grievous journey that I made; a grievous toil to pass through falling timber and to breathe the thick air of smoky clearings, week after week, as I did! ’Tis a far country too, that state of York from this!”

“It lies ag’in the outer edge of old Kentuck, I reckon; though what the distance may be I never knew.”

“A gull would have to fan a thousand miles of air to find the eastern sea. And yet it is no mighty reach to hunt across, when shade and game are plenty! The time has been when I followed the deer in the mountains of the Delaware and Hudson, and took the beaver on the streams of the upper lakes, in the same season: but my eye was quick and certain at that day, and my limbs were like the legs of a moose! The dam of Hector,” dropping his look kindly to the aged hound that crouched at his feet, “was then a pup, and apt to open on the game the moment she struck the scent. She gave me a deal of trouble, that slut, she did!”

“Your hound is old, stranger, and a rap on the head would prove a mercy to the beast.”

“The dog is like his master,” returned the trapper, without appearing to heed the brutal advice the other gave, “and will number his days, when his work amongst the game is over, and not before. To my eye things seem ordered to meet each other in this creation. ’Tis not the swiftest running deer that always throws off the hounds, nor the biggest arm that holds the truest rifle. Look around you, men; what will the Yankee Choppers say, when they have cut their path from the eastern to the western waters, and find that a hand, which can lay the ’arth bare at a blow, has been here and swept the country, in very mockery of their wickedness. They will turn on their tracks like a fox that doubles, and then the rank smell of their own footsteps will show them the madness of their waste. Howsom- ever, these are thoughts that are more likely to rise in him who has seen the folly of eighty seasons, than to teach wisdom to men still bent on the pleasures of their kind! You have need, yet, of a stirring time, if you think to escape the craft and hatred of the burnt-wood Indians. They claim to be the lawful owners of this country, and seldom leave a white more than the skin he boasts of, when once they get the power, as they always have the will, to do him harm.”

“Old man,” said Ishmael sternly, “to which people do you belong? You have the colour and speech of a Christian, while it seems that your heart is with the redskins.”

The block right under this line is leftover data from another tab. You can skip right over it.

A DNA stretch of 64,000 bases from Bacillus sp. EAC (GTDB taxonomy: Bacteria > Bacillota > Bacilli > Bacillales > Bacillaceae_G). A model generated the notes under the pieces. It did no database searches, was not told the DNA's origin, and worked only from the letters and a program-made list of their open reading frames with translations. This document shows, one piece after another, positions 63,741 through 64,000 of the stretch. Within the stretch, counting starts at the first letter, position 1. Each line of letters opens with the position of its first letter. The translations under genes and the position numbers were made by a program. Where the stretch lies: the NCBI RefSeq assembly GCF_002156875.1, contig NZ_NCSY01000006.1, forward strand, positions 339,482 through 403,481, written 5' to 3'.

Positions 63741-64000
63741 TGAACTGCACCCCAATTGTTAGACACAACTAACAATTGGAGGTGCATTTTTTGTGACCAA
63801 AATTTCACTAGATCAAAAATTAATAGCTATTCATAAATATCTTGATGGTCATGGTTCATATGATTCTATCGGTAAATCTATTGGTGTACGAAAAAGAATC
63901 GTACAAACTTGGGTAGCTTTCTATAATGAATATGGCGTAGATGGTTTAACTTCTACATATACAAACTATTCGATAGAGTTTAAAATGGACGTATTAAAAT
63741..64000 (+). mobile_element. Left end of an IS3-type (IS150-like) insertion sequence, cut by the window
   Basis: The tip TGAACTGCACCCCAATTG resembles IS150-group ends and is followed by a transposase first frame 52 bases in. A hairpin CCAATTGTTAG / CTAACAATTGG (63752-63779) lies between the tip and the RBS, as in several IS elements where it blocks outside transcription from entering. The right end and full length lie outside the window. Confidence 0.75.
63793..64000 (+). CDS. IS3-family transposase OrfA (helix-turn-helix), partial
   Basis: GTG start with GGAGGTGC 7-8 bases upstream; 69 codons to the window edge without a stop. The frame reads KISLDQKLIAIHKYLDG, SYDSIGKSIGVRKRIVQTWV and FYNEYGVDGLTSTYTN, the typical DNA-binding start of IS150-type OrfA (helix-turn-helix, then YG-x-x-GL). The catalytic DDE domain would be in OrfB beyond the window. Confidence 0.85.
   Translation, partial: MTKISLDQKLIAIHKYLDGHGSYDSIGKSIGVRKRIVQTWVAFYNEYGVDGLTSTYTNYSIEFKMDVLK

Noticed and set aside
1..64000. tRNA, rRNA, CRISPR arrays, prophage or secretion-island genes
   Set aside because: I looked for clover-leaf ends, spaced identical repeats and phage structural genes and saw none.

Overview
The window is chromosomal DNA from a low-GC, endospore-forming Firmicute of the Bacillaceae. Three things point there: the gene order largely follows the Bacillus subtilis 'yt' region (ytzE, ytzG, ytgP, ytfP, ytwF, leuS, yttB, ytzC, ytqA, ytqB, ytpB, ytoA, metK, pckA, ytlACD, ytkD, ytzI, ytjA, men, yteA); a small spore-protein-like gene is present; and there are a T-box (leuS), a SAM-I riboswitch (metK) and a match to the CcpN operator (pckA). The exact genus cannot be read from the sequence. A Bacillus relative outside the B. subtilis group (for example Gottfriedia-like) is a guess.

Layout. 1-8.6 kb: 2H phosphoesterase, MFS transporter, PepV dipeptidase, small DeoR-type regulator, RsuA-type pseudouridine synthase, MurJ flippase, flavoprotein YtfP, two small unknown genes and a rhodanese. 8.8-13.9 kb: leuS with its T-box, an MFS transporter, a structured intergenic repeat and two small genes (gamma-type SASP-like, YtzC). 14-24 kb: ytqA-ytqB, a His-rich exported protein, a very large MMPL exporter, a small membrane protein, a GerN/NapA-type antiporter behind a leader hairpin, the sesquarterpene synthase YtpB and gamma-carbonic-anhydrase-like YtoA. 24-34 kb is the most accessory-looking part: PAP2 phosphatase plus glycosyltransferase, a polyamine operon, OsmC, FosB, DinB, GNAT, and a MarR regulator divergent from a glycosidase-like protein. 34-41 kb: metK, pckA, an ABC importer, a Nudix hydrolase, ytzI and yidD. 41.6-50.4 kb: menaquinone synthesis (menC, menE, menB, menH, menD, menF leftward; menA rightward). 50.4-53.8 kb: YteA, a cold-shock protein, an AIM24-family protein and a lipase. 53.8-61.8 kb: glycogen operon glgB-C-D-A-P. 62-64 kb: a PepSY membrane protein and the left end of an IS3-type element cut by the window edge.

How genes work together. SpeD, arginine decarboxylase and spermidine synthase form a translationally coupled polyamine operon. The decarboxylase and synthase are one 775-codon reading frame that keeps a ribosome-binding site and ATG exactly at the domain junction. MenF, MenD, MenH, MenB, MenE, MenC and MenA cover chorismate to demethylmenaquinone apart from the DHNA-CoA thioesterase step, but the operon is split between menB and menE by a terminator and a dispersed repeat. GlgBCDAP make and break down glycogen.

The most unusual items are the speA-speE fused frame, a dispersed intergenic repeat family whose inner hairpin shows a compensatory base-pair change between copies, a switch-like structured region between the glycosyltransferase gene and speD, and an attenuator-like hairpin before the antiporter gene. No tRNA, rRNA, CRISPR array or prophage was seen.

“To me there is little difference in nations. The people I loved most are scattered as the sands of the dry river-beds fly before the fall hurricanes, and life is too short to make use and custom with strangers, as one can do with such as he has dwelt amongst for years. Still am I a man without the cross of Indian blood; and what is due from a warrior to his nation, is owing by me to the people of the States; though little need have they, with their militia and their armed boats, of help from a single arm of fourscore.”

“Since you own your kin, I may ask a simple question. Where are the Siouxes who have stolen my cattle?”

“Where is the herd of buffaloes, which was chased by the panther across this plain, no later than the morning of yesterday? It is as hard—”

“Friend,” said Dr. Battius, who had hitherto been an attentive listener, but who now felt a sudden impulse to mingle in the discourse, “I am grieved when I find a venator or hunter, of your experience and observation, following the current of vulgar error. The animal you describe is in truth a species of the bos ferus, (or bos sylvestris, as he has been happily called by the poets,) but, though of close affinity, it is altogether distinct from the common bubulus. Bison is the better word; and I would suggest the necessity of adopting it in future, when you shall have occasion to allude to the species.”

“Bison or buffaloe, it makes but little matter. The creatur’ is the same, call it by what name you will, and—”

  By PanEris using Melati.

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